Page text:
refused to climb Katahdin. When there was thunder, they believed the gods were rolling boulders up there.
People have died on its steep slopes, but exposure poses a greater threat.
My favorite view of Mt. Katahdin was from back down at Sandy Pond. This photo was taken
on the same day as the opening shot. The weather changes so quickly there.
We hiked with raincoats and rain pants, fleeces, food, 2 liters of water each, purification tablets,
sunscreen, first aid kit, compass, map, headlamps and most important of all: my DSLR camera. 
The next day, we climbed an "easier" mountain, South Turner. The first mile was flat through woodland marsh,
but the second mile climbed 1,700 feet. It went up and up and up. Once we got above the tree-line, high winds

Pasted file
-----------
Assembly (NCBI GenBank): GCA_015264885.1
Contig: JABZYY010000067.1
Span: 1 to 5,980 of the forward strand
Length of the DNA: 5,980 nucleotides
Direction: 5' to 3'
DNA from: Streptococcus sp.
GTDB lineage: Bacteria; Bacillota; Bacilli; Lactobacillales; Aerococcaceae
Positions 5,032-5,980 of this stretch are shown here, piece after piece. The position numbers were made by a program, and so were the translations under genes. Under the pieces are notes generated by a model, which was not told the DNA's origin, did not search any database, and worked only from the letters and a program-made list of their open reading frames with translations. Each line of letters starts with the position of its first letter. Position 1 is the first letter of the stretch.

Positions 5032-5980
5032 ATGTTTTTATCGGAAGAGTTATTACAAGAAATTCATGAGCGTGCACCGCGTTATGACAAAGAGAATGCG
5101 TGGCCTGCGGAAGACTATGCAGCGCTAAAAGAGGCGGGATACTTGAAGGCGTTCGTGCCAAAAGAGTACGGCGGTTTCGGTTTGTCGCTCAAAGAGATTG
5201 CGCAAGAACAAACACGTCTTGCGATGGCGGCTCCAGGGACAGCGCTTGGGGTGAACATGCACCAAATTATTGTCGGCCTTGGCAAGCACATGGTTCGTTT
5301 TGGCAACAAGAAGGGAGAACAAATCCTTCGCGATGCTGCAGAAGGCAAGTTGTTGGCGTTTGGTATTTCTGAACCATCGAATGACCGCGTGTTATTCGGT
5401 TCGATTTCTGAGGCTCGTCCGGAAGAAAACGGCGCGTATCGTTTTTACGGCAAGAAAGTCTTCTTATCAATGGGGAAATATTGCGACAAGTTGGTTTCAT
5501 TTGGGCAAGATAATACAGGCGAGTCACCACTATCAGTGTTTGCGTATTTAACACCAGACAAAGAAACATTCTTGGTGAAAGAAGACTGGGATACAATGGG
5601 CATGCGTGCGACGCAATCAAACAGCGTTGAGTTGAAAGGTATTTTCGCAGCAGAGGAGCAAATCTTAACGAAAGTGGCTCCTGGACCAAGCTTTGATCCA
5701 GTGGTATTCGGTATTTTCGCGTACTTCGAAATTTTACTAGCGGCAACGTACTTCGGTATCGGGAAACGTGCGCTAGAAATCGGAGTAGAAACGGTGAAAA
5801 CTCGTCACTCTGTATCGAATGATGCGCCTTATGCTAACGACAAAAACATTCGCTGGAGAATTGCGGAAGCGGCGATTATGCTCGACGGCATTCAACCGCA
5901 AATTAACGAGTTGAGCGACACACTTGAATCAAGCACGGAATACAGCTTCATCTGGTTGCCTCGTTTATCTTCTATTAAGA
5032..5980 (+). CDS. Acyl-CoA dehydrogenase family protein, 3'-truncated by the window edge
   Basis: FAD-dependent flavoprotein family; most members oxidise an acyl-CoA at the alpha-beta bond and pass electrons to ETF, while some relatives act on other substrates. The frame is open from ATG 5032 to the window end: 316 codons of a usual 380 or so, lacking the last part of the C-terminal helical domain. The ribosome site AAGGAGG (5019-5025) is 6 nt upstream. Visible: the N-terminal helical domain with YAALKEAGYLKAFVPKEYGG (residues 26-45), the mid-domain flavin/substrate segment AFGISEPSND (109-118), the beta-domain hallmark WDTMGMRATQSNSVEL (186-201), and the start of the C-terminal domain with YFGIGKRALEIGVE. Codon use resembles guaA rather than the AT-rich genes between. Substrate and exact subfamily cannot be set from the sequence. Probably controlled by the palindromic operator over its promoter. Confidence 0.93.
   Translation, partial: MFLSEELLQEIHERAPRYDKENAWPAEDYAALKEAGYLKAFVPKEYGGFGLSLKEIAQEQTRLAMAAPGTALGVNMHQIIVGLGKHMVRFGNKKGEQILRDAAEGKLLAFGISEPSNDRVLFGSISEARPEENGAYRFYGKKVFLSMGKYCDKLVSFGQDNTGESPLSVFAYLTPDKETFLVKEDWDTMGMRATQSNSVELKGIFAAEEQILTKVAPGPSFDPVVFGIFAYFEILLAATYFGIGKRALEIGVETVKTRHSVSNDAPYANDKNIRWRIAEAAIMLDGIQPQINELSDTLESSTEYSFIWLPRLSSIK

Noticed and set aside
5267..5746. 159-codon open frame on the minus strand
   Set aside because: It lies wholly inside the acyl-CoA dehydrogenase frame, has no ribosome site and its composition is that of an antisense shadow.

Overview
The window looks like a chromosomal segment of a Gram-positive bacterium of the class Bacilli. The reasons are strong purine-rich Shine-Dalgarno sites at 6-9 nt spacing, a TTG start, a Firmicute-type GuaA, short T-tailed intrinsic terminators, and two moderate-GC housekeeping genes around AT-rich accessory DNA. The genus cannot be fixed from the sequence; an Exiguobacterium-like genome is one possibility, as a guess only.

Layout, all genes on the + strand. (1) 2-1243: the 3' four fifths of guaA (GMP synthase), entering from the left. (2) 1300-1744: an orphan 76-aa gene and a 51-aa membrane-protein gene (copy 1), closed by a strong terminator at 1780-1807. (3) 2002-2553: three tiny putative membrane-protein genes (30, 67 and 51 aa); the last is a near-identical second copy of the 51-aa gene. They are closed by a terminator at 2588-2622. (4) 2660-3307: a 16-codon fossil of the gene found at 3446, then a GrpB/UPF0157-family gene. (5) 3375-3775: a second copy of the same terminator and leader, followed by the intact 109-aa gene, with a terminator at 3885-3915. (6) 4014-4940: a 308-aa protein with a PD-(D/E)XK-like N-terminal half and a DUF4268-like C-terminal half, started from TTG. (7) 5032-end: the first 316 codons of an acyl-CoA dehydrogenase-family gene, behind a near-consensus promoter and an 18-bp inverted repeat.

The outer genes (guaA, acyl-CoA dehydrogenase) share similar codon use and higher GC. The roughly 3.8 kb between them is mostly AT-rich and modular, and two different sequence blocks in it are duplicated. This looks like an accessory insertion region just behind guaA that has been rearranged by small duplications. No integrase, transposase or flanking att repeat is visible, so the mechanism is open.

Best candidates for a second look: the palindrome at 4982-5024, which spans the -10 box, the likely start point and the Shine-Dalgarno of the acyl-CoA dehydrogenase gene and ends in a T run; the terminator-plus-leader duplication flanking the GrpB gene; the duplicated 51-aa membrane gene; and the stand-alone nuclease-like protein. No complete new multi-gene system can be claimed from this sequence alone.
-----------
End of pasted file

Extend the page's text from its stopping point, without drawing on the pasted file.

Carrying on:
nearly knocked me over. I decided to quit at 200 feet from the summit. We were passed by a girl scout troop.
The view of Katahdin was stunning, but my vertigo returns just looking at this picture.
My hands were shaking so much it was hard to hold the camera steady. 

Now you know why I didn't summit Katahdin.
My sense of equilibrium returned back down in the woods.
Being in the wilderness brings me both challenges and peace.

I'll be posting more Baxter photos in the coming weeks, focusing on moose, canoeing and wildflowers.

Wednesday, July 18, 2012

Small Damages by Beth Kephart